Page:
After several months of delays and years in the making, construction is starting on Jefferson City’s Bicentennial Bridge.
Workers and machinery made their way out to the bank of the Missouri River on Monday to start the early stages of actual construction.
City Engineer David Bange said a specialized piece of equipment was scheduled to arrive Monday afternoon to clear the trees where the bridge will go. That work likely will start today, he said.
However, the project will not look like a bridge to passersby for some time.
“Work on the bridge itself is still a couple weeks away at the very best,” Bange said. “Even then, it’s going to be drill rigs out there drilling holes in the ground in order for them to build the columns that will support the bridge. Anything anyone would recognize as a bridge is several months away still, but they are moving their equipment in.”
The Bicentennial Bridge will start next to the Missouri state Capitol, just between the Veterans Memorial and Senate parking garage. It is named such in honor of Missouri’s 200-year anniversary Aug. 10, 2021.
The original plan was for the bridge to be constructed by the bicentennial celebration with an original start date in July 2020, Bange said.
The permitting process — since the bridge will go over the pre-existing railroad tracks — and various paperwork took longer than expected, he said.
“Looking at the fact that we’ve already lost basically six-ish months from what we thought we were going to have, the possibility of getting that accomplished is probably very slim,” Bange said.
The city and contractor Phillips Hardy Inc. of Columbia are in conversations about what can be completed by that point. They hope to showcase a visible part of the bridge to people at the bicentennial celebration, Bange said.
Jefferson City Mayor Carrie Tergin said she’s excited to see the project getting started.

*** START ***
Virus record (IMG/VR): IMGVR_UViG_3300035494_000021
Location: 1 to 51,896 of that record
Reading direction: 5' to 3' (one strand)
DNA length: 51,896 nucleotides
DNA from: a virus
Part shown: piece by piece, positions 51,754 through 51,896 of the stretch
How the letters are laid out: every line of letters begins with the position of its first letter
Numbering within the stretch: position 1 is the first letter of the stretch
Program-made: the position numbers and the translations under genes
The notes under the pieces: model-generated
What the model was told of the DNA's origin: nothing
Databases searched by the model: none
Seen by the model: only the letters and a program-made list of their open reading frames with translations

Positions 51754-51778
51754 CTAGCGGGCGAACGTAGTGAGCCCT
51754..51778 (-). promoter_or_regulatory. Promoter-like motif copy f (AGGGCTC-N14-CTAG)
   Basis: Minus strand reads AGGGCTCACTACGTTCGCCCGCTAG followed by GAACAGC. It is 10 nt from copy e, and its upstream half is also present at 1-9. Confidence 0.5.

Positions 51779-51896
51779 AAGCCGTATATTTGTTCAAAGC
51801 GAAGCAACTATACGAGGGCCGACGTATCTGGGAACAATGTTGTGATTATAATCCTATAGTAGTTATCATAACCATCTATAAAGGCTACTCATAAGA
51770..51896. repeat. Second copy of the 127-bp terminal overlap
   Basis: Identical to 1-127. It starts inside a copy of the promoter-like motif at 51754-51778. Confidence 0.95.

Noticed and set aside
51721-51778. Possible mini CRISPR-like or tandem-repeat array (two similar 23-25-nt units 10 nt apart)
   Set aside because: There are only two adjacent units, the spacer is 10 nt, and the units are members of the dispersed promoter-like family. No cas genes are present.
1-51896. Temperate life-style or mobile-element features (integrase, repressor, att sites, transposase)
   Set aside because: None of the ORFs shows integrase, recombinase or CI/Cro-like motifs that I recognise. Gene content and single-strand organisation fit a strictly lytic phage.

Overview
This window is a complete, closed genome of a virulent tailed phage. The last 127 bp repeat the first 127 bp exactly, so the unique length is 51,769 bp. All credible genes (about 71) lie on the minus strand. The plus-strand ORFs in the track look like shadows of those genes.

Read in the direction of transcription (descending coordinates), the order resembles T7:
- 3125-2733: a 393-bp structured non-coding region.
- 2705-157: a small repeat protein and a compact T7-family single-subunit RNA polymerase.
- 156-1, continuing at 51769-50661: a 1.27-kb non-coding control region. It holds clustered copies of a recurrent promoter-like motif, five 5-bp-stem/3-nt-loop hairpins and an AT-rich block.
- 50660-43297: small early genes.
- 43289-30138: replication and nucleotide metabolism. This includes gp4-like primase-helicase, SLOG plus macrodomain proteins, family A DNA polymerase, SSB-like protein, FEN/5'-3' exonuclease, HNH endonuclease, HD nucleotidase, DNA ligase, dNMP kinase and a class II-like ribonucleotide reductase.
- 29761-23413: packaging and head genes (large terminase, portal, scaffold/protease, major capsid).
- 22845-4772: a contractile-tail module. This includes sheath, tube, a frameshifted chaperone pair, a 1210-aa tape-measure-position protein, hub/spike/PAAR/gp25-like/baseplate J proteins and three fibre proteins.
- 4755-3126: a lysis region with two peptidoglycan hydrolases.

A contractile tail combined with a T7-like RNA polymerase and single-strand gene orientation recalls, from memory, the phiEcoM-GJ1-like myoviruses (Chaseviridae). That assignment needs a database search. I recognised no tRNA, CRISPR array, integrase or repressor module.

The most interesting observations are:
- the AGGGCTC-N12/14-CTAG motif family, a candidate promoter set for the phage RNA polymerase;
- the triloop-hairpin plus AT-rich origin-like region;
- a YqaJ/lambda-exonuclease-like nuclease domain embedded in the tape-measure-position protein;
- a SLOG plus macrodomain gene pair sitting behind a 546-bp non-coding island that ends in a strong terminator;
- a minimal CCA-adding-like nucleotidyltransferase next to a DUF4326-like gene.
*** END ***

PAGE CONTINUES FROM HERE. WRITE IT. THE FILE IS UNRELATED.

“What a perfect day, too. The sun is shining, and this is the day construction finally starts,” she said Monday. “To see this finally happening today is really truly amazing, and it’s such an important milestone in this project.”
The bridge will be 765 feet and span the Union Pacific railroad tracks to Adrian’s Island.
Adrian’s Island, 30 acres of forest and wetlands created on the edge of the Missouri River, was claimed by Harry Adrian in the 1960s and later donated to the Jefferson City Housing Authority, which sold it to the city in December 2018.
About 30 years ago, Bange said, people started asking how to reconnect Jefferson City to the riverfront, since it’s largely separated by the railroad tracks, and Adrian’s Island came up.
At the time, several ideas were brought up, with one that would have gone under the railroad tracks gaining funding. The project was never done, however.
Efforts were kick-started again when Jefferson City resident Betty “B.J.” DeLong donated $3 million to the project in 2015.
The pedestrian bridge will be 10 feet wide in most places, with the narrowest about 9 feet where it will connect to land by the Capitol, Bange said. It will cross the railroad tracks at a slight angle then take a continuous curve around to Adrian’s Island.
It will mostly be used for walking and biking but would be wide enough for smaller emergency vehicles if needed and strong enough to hold a pickup truck.
“It’s just really a culmination of generations and decades of vision and hard work, and here we are. It’s exciting to see it,” Tergin said.